Troy’s monthly allowance is \$42 more than Earl's. Earl spends \$54 more than Troy every month. Earl 's savings is 1/2 of Troy's saving. If Troy spends 3/7 of his allowance every month, what is his allowance for the entire year?

Let’s define a few symbols. Use E and T to identify Earl and Troy.

Use A, X and S for monthly allowance, expenditure and savings.

For example: T(S) means Troy’s savings, and T(S)=T(A)-T(X) shows how these savings are related to his monthly allowance and expenditure.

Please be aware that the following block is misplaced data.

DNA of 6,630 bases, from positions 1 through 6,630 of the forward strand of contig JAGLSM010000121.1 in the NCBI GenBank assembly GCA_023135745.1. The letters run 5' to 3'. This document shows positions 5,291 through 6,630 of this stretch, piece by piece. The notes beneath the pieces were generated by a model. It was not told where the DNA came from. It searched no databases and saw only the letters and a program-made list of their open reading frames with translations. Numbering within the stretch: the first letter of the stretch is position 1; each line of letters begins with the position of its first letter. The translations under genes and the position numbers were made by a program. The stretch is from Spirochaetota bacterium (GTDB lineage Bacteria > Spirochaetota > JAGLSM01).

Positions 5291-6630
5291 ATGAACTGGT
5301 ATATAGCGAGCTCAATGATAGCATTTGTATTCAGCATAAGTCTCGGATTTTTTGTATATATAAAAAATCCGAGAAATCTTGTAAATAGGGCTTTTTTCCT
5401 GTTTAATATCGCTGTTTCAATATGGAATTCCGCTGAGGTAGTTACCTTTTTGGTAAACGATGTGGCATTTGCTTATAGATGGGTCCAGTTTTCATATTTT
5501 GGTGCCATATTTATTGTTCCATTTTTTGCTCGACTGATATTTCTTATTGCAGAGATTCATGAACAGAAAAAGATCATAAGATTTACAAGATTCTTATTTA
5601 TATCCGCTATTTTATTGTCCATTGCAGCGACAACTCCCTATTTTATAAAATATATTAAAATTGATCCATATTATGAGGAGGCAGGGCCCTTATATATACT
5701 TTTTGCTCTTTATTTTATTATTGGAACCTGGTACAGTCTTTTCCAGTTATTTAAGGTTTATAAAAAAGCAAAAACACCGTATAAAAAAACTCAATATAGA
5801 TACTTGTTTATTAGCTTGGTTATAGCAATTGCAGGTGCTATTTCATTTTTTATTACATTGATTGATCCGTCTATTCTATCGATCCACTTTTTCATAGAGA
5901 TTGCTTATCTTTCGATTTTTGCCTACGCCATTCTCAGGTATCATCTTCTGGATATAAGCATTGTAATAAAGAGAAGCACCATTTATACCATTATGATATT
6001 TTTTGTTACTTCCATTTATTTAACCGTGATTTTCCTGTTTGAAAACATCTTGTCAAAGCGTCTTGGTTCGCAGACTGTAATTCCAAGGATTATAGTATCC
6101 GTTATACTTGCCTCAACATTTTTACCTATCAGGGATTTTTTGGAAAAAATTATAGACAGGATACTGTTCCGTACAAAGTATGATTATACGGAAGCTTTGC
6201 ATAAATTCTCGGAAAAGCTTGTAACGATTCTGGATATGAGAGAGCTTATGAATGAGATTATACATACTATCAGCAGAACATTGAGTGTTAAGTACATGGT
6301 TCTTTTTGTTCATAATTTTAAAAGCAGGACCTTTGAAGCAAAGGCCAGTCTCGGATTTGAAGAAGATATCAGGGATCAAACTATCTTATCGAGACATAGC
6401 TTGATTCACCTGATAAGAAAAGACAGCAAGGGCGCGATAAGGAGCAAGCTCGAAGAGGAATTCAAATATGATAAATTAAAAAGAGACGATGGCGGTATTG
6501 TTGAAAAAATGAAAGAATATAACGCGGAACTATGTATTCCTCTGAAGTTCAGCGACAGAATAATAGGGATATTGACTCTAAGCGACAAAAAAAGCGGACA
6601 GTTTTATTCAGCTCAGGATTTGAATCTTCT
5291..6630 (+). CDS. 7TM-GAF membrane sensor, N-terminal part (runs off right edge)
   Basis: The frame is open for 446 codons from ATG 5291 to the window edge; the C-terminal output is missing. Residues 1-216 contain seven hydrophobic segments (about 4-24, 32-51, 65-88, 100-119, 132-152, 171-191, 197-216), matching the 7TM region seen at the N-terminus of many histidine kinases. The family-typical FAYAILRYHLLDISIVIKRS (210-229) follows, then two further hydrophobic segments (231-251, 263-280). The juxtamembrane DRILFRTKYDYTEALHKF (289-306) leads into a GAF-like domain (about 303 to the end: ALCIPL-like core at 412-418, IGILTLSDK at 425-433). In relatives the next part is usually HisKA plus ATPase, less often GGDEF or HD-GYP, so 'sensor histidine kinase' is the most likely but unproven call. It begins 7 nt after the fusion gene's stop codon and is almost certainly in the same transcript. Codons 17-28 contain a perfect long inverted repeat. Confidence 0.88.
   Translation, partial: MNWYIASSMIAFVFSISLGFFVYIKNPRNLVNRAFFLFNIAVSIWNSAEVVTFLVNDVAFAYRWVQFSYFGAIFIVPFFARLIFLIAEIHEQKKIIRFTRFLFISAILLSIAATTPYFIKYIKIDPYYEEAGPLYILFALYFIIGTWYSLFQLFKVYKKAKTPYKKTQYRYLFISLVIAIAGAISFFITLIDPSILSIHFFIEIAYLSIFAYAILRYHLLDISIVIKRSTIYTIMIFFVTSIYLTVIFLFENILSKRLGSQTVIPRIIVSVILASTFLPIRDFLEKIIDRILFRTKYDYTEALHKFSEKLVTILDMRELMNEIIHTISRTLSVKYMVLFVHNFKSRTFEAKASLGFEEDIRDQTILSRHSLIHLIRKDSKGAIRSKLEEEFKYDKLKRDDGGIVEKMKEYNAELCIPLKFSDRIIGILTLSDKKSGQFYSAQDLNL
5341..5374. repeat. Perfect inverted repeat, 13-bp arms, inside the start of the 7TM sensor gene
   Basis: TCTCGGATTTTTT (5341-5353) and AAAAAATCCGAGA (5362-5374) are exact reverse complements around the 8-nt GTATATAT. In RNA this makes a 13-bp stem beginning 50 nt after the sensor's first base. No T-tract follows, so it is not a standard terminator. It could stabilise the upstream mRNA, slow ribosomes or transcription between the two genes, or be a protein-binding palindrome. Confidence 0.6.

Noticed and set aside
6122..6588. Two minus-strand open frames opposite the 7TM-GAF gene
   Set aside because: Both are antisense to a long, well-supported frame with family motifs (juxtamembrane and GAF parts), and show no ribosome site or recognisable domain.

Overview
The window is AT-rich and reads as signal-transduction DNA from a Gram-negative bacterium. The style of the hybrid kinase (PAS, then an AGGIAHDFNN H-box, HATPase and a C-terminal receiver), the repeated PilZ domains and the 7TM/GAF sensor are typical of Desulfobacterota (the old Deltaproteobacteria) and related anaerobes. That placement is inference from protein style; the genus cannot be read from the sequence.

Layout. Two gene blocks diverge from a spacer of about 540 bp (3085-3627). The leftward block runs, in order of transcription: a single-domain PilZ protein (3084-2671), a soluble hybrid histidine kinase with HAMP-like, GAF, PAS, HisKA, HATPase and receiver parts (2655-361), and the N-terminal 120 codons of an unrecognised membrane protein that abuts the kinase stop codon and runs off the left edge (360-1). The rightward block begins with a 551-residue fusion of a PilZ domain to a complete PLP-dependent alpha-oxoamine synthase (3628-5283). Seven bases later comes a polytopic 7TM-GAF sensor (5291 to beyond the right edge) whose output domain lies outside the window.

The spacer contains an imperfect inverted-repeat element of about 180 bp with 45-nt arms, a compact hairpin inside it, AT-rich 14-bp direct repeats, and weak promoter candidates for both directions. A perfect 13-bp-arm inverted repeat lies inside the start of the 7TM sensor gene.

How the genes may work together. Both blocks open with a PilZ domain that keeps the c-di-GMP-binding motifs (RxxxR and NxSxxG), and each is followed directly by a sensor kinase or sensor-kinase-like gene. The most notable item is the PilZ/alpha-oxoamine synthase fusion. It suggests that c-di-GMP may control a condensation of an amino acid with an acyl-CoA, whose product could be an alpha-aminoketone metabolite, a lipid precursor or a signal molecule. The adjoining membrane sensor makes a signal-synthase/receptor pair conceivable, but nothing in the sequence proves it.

T(A)=E(A)+42, E(X)=T(X)+54, E(S)=½T(S), T(X)=(3/7)T(A).

From these, E(A)=T(A)-42, T(S)=2E(S), T(S)=T(A)-(3/7)T(A)=(4/7)T(A).

Also, T(S)=2E(S)=2(E(A)-E(X))=

2(T(A)-42-T(X)-54)=2(T(A)-T(X)-96)=2(T(S)-96).

So, T(S)=2(T(S)-96)=2T(S)-192.

We can solve this to find Troy’s monthly savings:

2T(S)-192=T(S), so T(S)=\$192.

So 192=(4/7)T(A), T(A)=(7/4)192=7×48=\$336.

This is Troy’s monthly allowance, so annually this is 12×336=\$4032.

(If necessary, we can find the other figures, too:

E(A)=\$294, T(X)=\$144, E(X)=\$198, T(S)=\$192, E(S)=\$96.)

by Top Rated User (775k points)